resources and implications for other projects Measures 2 3 Name of Project Manager. A product traffic light is specified for every product (item).<project name> (B22) Mandate (D1) Used in Project Brief (D3) PID (D4) Status Report (D6) Highlights Report (D5) End Project Report (D7) Highlights Report <date> <project name> Objectives: - Initial delivery date: dd/mm/yy Planning Resources Issues Costs Scope RAG Status Amber Amber Amber Green Red Most important products. For information and printed versions please see www. results 1 <Product name 1> 2 <Product name 1> n <Product name 1> Delivery New delivery Indicator % Needed for date date Complete completion dd/mm/yy dd/mm/yy dd/mm/yy dd/mm/yy dd/mm/yy dd/mm/yy Green Amber Xx Xx X man-days X man-days Complete 100 Issue 1 Consequences In terms of: planning. costs and the scope. issues. This product traffic light indicates how the production of the product compares with the planning. right on the Highlights Report) in respect of planning.net . The Highlights Report also describes a number of project traffic lights (top.96 PRINCE2 in Practice 8. If a traffic light is on amber or red.22 Highlights Report <date> . In consultation with the executive it is possible to extend the traffic lights. then there must be an issue that explains why this is the case. telephone number The Highlights Report describes the most important products of the project. Use is for Single Users only via a VHP Approved License. the Highlights Report indicates the likely consequences of this issue for the project and the measures that have already been taken. Copyright protected. In addition to the description. resources. budget.vanharen.
The documentation building blocks 97 To determine the Resources traffic light. skills and motivation)? • Is there adequate cooperation within the team? • Have the preconditions for executing the activities been fulfilled (for example: is the necessary information available)? • Do the employees take an active part in the project meetings and other project activities? If three or more questions have ‘yes’ responses. With two positive responses the traffic light is amber. With one or no positive response the traffic light is red.vanharen. Copyright protected. Use is for Single Users only via a VHP Approved License. For information and printed versions please see www.net . the traffic light is green. the following questions can be asked: • Are all the necessary people available for the planned activity? • Are the assigned persons sufficiently equipped to undertake the planned activities (in terms of expertise.
Alternative preferred by project team: . In this situation it is not necessary for the Project Board to meet (the ‘Management by Exception’ principle of PRINCE2).Alternative preferred by project team: . scope) . Preferred alternative of project team: .. resources. resources. resources. costs.Consequences for project (time. scope) . Explanation of issue <p>.Alternative 2 . costs. Requested decision <m> . If the project runs according to expectations. resources. If there is a decision that is required.net .Alternative 1 . costs. Use is for Single Users only via a VHP Approved License. Copyright protected. For information and printed versions please see www..23 Decisions to be taken <date> ..Consequences for project (time.98 PRINCE2 in Practice 8.Alternative 1 . scope). planning and resources. it should be stipulated what the consequences are in terms of costs. Requested decision <q> . Depending on the number of decisions. The final building block in the Status Report is Decisions to be taken. costs.vanharen.Consequences for project (time. Preferred alternative of project team: . then in principle there are no decisions to be taken.Consequences for project (time.Alternative 2 . scope).<project name> (B23) Mandate (D1) Used in Project Brief (D3) PID (D4) Status Report (D6) Highlights Report (D5) End Project Report (D7) Decisions to be made <date> <project name> Explanation of issue <n>.. this building block can occur several times in the Status Report.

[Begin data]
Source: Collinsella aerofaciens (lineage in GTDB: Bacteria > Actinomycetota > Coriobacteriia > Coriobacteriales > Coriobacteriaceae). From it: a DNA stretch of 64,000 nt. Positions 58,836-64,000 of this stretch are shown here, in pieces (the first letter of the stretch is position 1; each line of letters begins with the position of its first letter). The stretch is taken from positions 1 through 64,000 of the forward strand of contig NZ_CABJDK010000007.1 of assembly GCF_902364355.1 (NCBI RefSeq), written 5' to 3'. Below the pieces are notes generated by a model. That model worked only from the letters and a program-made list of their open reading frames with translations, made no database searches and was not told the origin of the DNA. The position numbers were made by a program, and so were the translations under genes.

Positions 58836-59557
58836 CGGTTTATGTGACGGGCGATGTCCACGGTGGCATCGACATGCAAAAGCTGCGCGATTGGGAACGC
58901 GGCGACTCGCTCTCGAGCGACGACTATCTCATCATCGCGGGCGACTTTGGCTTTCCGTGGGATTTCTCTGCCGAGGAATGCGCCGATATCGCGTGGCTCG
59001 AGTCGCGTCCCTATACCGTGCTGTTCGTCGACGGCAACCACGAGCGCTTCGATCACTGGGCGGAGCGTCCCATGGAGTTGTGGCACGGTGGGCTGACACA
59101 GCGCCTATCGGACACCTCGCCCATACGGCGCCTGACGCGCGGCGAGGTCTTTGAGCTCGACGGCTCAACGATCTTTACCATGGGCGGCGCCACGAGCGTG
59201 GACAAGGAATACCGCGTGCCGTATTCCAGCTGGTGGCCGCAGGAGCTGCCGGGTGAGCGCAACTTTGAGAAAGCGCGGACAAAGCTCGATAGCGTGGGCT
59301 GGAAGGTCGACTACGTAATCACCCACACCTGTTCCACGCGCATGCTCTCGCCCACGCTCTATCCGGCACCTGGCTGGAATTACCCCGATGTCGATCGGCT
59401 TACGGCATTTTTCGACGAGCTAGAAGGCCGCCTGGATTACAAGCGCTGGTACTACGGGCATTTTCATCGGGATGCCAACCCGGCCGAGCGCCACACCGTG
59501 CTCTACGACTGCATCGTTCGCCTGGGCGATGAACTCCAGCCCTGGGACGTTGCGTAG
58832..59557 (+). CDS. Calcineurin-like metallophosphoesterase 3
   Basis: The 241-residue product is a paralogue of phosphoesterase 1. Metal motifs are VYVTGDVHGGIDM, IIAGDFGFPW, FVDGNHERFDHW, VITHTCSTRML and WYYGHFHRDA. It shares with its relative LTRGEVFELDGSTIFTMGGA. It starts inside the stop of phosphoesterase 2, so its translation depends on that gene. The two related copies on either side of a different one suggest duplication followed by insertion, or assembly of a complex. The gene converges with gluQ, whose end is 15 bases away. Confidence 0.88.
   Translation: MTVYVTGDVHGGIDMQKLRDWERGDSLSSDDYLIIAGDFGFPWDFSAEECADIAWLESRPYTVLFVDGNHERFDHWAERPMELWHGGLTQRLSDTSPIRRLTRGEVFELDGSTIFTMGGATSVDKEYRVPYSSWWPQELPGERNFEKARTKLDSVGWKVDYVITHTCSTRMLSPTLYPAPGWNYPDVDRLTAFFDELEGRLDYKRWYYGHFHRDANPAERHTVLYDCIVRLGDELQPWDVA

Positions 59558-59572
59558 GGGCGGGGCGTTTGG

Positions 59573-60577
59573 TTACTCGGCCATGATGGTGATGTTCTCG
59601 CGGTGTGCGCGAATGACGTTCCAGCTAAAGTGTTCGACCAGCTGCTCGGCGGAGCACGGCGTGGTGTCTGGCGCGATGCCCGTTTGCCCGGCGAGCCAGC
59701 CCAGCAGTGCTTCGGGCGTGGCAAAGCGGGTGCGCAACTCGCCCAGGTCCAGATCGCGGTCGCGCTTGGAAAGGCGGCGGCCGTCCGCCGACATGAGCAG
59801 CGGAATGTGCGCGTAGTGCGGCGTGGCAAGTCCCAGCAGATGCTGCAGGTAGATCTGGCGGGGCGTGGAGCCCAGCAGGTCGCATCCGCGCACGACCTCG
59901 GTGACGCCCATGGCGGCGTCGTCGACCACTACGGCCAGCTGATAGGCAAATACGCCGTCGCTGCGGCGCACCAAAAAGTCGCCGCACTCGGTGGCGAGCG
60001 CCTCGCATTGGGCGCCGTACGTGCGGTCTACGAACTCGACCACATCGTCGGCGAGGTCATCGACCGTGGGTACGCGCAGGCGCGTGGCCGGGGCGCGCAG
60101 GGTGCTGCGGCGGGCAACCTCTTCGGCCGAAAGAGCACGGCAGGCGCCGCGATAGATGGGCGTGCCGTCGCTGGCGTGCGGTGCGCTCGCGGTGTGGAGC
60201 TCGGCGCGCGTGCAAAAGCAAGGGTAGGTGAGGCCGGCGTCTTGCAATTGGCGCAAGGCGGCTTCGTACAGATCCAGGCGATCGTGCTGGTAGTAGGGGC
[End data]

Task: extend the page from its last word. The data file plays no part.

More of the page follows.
this building block provides a summary of the most important project employees (who could perhaps be used again should a similar project present itself )..vanharen..net . .... In addition. Use is for Single Users only via a VHP Approved License. For information and printed versions please see www. Project team . .24 Recapitulation .... Finally. - Scopechanges # Budget Original budget Budgetoverrun Original completion period (wks) Completion period overrun Time The recapitulation describes the intended and completed products.The documentation building blocks 99 8.. - Delivered products -. . as well as the costs incurred (including the reasons for any change). -.. (PM) -.. - Most important reasons for exceeding costs/time -.. this building block shows the quality of the original planning and the budget against the completion time. Copyright protected.<Project name> (B24) Mandate (D1) Used in Project Brief (D3) PID (D4) Status Report (D6) Highlights Report (D5) End Project Report (D7) Recapitulation <Project name> Most important products to be delivered -.